OLX Shuts Down Outlets In Nigeria – Workers Asked To ‘Move Out’ By March

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OLX Shuts Down Outlets In Nigeria

There are very strong indications that OLX, an online marketplace owned by Naspers, has shut down its offices in Nigeria, a move that indicates that Naspers is slowly moving its investments away from Africa.

Naspers are investors in MultiChoice — operators of the DStv and GOtv satellite televisions — and the recently acquired Konga.

According to a report on Innovation Village, staff in their offices have been informed on Tuesday, February 6, and are expected to fully move out by the end of March 2018.

OLX is a global classifieds platform with physical presence in nearly 40 countries.

Launched in Nigeria in 2012, OLX said it had more than three million sellers and buyers registered on its platform in 2015 and reported that items valued at N12.1tn were posted for sale on its website in 2016.

Speaking on the development, Techpoint quoted Sjoerd Nikkelen, the CEO of OLX, in Asia, Middle East, and Africa as saying that they will continue to operate remotely despite not having any physical presence:

“We made a difficult but important decision in Nigeria to consolidate our operations between some of our offices internationally.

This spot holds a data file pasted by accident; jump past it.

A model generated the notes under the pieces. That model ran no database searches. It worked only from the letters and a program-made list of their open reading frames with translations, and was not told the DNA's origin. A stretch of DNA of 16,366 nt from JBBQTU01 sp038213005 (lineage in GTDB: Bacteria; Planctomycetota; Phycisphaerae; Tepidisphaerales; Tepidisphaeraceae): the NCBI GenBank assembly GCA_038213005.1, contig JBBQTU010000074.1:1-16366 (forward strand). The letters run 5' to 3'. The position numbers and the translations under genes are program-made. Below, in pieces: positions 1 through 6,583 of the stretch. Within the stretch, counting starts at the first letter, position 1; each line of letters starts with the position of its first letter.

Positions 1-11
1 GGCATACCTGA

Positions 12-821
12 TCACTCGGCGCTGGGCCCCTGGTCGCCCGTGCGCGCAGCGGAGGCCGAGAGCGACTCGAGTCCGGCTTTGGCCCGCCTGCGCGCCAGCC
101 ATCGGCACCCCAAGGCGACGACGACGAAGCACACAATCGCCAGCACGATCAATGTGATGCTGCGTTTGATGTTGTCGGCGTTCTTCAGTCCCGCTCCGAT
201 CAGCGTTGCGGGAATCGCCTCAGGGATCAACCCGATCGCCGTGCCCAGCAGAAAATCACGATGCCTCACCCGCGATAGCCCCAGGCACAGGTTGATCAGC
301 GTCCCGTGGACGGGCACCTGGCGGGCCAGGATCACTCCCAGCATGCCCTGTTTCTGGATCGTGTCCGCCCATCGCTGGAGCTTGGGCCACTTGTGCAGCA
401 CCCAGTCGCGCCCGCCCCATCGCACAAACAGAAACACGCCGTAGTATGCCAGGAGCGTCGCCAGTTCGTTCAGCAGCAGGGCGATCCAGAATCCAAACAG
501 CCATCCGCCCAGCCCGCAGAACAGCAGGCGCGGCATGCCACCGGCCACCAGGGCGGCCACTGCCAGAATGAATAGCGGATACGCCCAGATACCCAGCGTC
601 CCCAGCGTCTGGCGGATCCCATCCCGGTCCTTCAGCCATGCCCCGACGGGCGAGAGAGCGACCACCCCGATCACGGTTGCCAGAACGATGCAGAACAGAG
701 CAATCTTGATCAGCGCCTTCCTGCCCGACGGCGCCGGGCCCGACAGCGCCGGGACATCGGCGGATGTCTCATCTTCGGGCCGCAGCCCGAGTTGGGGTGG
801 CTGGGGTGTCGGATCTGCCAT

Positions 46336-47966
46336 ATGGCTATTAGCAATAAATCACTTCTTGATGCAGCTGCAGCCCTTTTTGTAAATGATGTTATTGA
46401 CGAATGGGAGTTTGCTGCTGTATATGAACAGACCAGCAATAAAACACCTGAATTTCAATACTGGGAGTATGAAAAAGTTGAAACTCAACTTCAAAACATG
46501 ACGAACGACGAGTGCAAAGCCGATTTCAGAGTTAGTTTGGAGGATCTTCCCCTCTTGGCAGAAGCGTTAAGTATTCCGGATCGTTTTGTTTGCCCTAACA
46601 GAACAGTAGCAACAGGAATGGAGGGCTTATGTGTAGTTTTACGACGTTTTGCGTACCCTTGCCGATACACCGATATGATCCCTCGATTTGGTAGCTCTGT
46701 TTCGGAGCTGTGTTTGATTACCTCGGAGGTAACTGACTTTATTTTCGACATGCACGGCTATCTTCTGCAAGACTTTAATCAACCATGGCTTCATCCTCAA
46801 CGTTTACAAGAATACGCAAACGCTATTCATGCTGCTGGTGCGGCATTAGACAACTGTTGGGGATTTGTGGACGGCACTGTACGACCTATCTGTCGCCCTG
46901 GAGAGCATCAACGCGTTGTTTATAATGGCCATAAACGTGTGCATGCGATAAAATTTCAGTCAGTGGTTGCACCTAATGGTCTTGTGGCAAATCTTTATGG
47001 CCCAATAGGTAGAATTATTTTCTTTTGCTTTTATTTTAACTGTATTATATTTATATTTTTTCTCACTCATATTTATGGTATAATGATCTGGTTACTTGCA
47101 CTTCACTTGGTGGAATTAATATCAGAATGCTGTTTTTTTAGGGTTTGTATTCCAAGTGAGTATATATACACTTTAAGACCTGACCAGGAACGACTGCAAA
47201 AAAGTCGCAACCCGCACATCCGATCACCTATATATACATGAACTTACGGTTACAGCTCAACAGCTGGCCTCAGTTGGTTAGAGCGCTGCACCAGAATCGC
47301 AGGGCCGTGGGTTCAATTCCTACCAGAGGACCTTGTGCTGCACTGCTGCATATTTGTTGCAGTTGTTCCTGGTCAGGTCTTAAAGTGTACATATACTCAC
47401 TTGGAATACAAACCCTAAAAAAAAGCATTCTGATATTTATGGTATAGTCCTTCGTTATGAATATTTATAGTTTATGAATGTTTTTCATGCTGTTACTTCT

Our marketplace will continue to operate here — uninterrupted — as it has since 2010, and we remain committed to the many people here who use our platform to buy and sell every month. We continue to be focused on constantly innovating to make sure that OLX remains the top classifieds platform in the country.

Of course, we are committed to helping our affected colleagues during this transition and have already offered them meaningful financial and other support. As we’ve expressed to them directly, we are extremely grateful for their many significant contributions to OLX’s success”.

Ghana and Kenya are rumoured to be the other two countries that have been affected by this new development, with only South Africa spared (for now). 

It is obvious that Naspers is diverting its attention from Africa and moving it to countries in Asia, Eastern Europe and South America where they believe they will get better yield for their investments.



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